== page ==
Bike India

Rev-happy Italian Beauty

The MV Agusta Rush 1000, new for 2020, is priced at £29,290 (Rs 28.70 lakh) and its production run is limited to just 300 units worldwide with 212 hp and a bark to match its bite. Here is how our first ride in Italy went off

- Story: Adam Child ‘Chad’ Photograph­y: Milagro

When I was 17, I had three posters on my wall: a white Lamborghin­i Countach, pamela anderson in a swimsuit, and a Britten motorcycle. If I were 17 again, I would add a poster of the mV rush to my collection, because this is the poster bike of 2020, assuming 17-yearolds still have posters. maybe, it’s the screensave­r of 2020. either way, the rush is a stunning bike and when it was unveiled at eICma in november 2019, jaws hit the floor.

the rush is a limited-edition run of 300 units of the already highly acclaimed mV Brutale 1000rr. and when your base bike is already hugely desirable, you’re not going to be far off the mark with the special; in fact, it’s a bit like giving a supermodel a makeover. From every angle, it’s stunning, the huge carbon-enclosed rear wheel, adaptive cornering headlight, restyled rear end, and small pillion seat, even a neat plate by the ignition switch to remind you which of the 300 bikes you have — and there’s more carbon than in an F1 car. however, as you would expect, the rush isn’t a cheap date and is priced at £31,890 (rs 31.25 lakh) with the race kit (with homologate­d exhaust and fuelling) and £29,290 (rs 28.70 lakh) in standard form with four protruding exhausts like those on the 1000rr.

But don’t be fooled, this isn’t just a show bike — even with the race exhaust, it’s still homologate­d for euro 4 and the titanium rodded engine will produce 212 hp at 13,000 rpm in this format. that is race-winning performanc­e in a naked, carbon-clad, and sexy chassis. we headed to Varese, the home of mV in northern Italy, to put this new and powerful bike through its paces. Power and Torque

as much as 212 hp from a normally aspirated 1,000-cc engine would, just a decade ago, have been the preserve of fragile, race-winning superbikes, not a road-going engine with normal service intervals. It’s more powerful than most 1,000-cc nakeds and outguns dedicated sport bikes such as Kawasaki’s ZX-10r, yamaha’s r1, and suzuki’s GsX-r1000.

as you would expect, peak power and torque are high up in the rev-range, with 116.5 nm made at 11,000 rpm. the race kit, which consists of the homologate­d exhaust and a different eCU, pushes peak power up to 212 hp from 208 hp and torque is smoother with a three per cent increase. there is an additional track-only exhaust system that pushes power even higher and will be available shortly.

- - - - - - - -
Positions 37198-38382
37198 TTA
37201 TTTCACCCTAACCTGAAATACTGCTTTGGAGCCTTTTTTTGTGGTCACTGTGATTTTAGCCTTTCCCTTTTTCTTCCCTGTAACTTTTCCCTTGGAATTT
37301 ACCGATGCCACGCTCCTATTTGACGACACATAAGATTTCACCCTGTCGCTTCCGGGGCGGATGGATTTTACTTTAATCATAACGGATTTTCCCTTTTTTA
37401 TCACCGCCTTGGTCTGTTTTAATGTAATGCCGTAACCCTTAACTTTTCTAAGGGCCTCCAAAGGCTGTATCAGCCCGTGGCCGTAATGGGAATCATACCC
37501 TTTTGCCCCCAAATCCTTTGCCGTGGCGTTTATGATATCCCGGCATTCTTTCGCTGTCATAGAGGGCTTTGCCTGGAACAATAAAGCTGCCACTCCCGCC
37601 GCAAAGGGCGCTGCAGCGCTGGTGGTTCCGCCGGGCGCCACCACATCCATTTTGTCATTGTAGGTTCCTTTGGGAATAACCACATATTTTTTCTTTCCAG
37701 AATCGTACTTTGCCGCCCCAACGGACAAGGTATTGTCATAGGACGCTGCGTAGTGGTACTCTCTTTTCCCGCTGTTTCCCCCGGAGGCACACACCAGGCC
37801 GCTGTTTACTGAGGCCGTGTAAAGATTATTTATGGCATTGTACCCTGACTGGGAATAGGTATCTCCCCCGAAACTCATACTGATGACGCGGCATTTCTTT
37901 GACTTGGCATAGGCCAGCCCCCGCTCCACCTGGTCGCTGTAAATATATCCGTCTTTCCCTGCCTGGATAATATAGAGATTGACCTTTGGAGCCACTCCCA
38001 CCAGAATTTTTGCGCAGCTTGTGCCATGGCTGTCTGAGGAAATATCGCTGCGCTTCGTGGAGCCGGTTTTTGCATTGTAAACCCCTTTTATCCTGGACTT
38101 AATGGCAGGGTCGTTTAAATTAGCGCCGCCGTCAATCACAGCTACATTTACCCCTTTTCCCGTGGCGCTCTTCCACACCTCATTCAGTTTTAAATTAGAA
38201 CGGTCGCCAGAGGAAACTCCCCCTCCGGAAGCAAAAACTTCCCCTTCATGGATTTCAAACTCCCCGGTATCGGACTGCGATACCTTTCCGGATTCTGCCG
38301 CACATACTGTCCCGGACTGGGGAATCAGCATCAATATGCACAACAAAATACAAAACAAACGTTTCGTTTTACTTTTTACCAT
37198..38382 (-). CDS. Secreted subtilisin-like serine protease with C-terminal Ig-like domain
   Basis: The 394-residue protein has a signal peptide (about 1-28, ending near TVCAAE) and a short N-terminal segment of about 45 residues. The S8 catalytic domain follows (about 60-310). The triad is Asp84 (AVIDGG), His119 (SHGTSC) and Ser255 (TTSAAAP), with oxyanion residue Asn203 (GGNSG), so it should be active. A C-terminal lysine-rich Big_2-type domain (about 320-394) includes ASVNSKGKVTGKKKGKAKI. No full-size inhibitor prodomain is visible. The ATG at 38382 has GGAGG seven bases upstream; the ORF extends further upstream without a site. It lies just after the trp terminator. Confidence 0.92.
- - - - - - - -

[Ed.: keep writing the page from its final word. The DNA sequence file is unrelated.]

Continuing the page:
the screaming in-line four-cylinder engine is the same as that found in the mV Brutale 1000rr. to achieve the impressive performanc­e figures, mV have introduced titanium conrods that allow the engine to spin faster and to higher rpm. there are also new valve guides and camshafts which allow new timings on both the exhaust and intake valves. Lubricatio­n has been improved and the amount of oil needed for the engine has been reduced.

the powerplant now breathes through a new air-box which is fed from longer airintakes. on the standard model, the tuned engine releases its gases via a gorgeous fourinto-one-into-four exhaust system made in partnershi­p with arrow. however, the race kit version benefits from just two exiting exhausts. there’s new ride-by-wire fuelling with double injectors and four rider modes (sport, race, rain, and Custom). Engine, Gearbox, and Exhaust

the standard mV Brutale 1000rr sounds fantastic, but now with the race exhaust, it’s taken to another level. If the standard bike is pavarotti, then the rush with race exhaust is

The Four Great Tenors plus a full orchestra. at low revs, blipping the quick-revving engine gives a charismati­c growl and a tantalisin­g indication of what is to come.

higher in the rev-range is an overload of the senses. north of Varese, up into the mountains, each long tunnel was a cacophony of noise as I quickly fed it gears that allowed the engine to scream. thrashing a sweet-sounding mV through kilometre-long tunnels is highly addictive.

you’ll love the sound of the rush and with peak power at an eye-watering 13,000 rpm, you’ll find yourself constantly revving this Italian beauty. It loves to rev and it feels like there is little mechanical friction as the revs rise so rapidly. the clutch-less quick-shifter is effortless and smooth revs perfectly match each gear-change. In the hills, it’s hard to ride slowly, as each time you see the road open up, you tap back a few gears and are propelled forward at an alarming rate, accompanie­d by that lovely chorus from the race pipe.